Hiking the AT, sailing the world, and letting kids be outdoor kids

After reading this month’s story in Backpacker Magazine on Christian Thomas, aka Buddy Backpacker, the youngest person to complete the Appalachian Trail, a friend asked me what I thought of a six-year-old hiking 2000+ miles. As an outdoors columnist with backpacking kids, did I think Buddy’s trek was inspiring? Was he pushed too hard? How much ‘free range’ should kids be allowed?

My reaction was as follows: 1. Yes, 2. Maybe, and 3. Buddy’s parents do not practice what I’d call free range parenting.

Here’s the deal: when a young person’s accomplishments are self-driven, I’m 100% behind it. Take Laura Dekker, who decided to sail solo around the world at age 15. I’d have fought for her right to attempt this feat (as her father did in Dutch courts), too. At age 5, I’m not convinced Buddy’s goal of through-hiking the AT was his own, but if his parents’ ‘agenda’ was to seek an active, alternative lifestyle that combatted the trap of sedentary or otherwise unhealthy habits, I hardly think Buddy’s been hurt by the experience. Anyway, I’m not in the practice of flinging judgements at parental decisions without knowing the family in question. As parents, we all place our own agendas on our children’s upbringings.

The only thing I’m sure of, when it comes to Buddy Backpacker, is that Christian is not experiencing what is commonly known as a ‘free range’ childhood. This is a free range childhood:

It’s open-ended fun. Freedom to make one’s own mistakes. A blank slate, on which to write one’s own goals, not on which to record the goals assigned by parents, society, or a record book. In many ways, I had a free range childhood, filled with acres of woods, sharp sticks, dirt bikes, and ponies. Literally…there were ponies. And we rode them bareback, hair in the wind, in packs. Our faces dirt-smudged, our skin tanned, we’d gallop between clumps of sagebrush and down gravel roads, clouds of dust in our wakes. The only rule was usually ‘be home by dark’.


My own kids live in suburbia, and they’re free range in many ways, parent-driven in others. We encourage fort-building and bike riding, solo exploring and neighborhood wandering. Our kids still gather in packs as we did, armed with Nerf weapons or hand-made bows.


Our plans to hike 100 miles of the Northern Oregon section of the PCT this coming summer was my 15-year-old son’s idea, not mine, though I’m sure the fact that he’s backpacked since age one has a lot to do with it. My kids aren’t setting any world records, but they’re learning self sufficiency in the form of, ‘what do I do when my bike tire goes flat?’, or ‘I wonder where this drainage ditch leads’. My sons have camped out with friends, hiked with teen buddies, and traveled abroad without parents.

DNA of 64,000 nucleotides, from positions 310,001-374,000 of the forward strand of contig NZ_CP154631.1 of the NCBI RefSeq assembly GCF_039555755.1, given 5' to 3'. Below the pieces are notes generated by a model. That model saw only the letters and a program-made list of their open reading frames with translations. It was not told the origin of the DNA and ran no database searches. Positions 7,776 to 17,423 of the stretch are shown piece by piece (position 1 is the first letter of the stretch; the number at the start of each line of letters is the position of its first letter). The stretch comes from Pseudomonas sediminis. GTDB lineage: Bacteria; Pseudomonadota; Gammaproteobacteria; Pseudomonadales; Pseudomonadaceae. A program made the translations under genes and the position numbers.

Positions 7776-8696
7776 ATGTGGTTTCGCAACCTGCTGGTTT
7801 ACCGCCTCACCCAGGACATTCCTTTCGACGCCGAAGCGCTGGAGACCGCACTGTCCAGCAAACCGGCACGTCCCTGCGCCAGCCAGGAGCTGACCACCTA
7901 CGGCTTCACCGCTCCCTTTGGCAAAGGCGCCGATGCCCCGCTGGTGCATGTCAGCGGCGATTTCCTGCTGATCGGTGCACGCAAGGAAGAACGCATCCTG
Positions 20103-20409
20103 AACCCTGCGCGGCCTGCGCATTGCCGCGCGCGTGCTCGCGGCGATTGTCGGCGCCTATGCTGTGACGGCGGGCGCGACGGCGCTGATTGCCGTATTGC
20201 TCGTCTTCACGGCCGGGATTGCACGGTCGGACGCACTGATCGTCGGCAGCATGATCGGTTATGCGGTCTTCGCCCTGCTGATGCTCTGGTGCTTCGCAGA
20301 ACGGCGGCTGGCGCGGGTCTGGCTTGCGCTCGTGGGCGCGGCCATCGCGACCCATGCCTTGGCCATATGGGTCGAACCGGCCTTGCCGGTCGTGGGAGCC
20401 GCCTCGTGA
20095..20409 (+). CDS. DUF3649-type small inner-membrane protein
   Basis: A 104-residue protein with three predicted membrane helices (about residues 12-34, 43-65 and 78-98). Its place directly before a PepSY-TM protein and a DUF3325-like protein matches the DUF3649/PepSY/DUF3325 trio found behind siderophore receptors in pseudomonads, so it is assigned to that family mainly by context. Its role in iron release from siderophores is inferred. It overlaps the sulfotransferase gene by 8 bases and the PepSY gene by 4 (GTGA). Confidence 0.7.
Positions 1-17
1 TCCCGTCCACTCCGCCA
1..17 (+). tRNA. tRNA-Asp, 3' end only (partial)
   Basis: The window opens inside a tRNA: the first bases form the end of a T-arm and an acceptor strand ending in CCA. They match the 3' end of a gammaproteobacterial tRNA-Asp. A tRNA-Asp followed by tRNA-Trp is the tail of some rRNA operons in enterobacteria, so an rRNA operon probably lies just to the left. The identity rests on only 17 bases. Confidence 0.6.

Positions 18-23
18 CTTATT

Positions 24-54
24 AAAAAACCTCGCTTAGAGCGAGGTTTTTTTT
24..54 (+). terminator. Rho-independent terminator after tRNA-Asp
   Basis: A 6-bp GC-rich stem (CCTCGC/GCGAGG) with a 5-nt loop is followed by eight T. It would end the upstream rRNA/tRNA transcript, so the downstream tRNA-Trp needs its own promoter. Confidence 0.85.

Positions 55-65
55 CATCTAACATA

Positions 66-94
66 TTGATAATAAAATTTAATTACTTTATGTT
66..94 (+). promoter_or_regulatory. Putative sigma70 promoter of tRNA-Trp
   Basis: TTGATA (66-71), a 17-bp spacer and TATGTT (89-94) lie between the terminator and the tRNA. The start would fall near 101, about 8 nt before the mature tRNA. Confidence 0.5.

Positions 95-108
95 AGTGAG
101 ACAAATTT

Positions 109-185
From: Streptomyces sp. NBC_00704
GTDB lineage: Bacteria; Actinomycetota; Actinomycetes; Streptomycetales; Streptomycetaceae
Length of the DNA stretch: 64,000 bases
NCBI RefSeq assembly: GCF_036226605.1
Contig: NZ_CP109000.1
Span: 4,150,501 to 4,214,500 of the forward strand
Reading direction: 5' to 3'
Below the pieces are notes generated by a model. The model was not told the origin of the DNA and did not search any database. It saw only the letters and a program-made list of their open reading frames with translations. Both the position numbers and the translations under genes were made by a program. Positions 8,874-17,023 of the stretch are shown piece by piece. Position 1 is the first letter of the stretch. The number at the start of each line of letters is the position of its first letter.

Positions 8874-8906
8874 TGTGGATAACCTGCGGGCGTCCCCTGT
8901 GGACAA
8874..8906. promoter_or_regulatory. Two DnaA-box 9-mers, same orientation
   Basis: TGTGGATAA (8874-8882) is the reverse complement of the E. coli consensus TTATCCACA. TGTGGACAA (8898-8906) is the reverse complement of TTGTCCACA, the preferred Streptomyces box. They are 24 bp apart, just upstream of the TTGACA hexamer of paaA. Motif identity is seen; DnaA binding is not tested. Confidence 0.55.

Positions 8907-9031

I’m sure we’re criticized. I’ve heard the passive-agressive, ‘you’re more brave than me’ and the more direct, ‘what about safety’? comments. But I truly believe that when you give kids some slack on the leash, they are capable of extraordinary things. And so yes, I am happy to give the Christian Thomasas and Laura Dekkers of the world their props, but am just as supportive of the more ‘average’ free range kids of the world…the ones picking dandelions or climbing trees or gathering stones to dam the creek by their house. The adventures they have prepare them to be confident, self-reliant, outdoor-loving adults. And don’t we need more of those in this world?

One thought on “Hiking the AT, sailing the world, and letting kids be outdoor kids

  1. Yep. You nailed it. I wasn’t super convinced Christian Thomas instigated hiking the AT either, but I love when any kid gets outdoors and accomplishes something. I let my 14 year old son go backpacking by himself for the first time last weekend (just 2 nights) and I got one “you’re crazy”, several “you’re brave”, and dozens of “aren’t you worried?” comments. But my teenage boy spent 3 days in outdoor solitude, totally self reliant, and without electronics. He’s already dreaming of hiking the whole PCT when he’s older.

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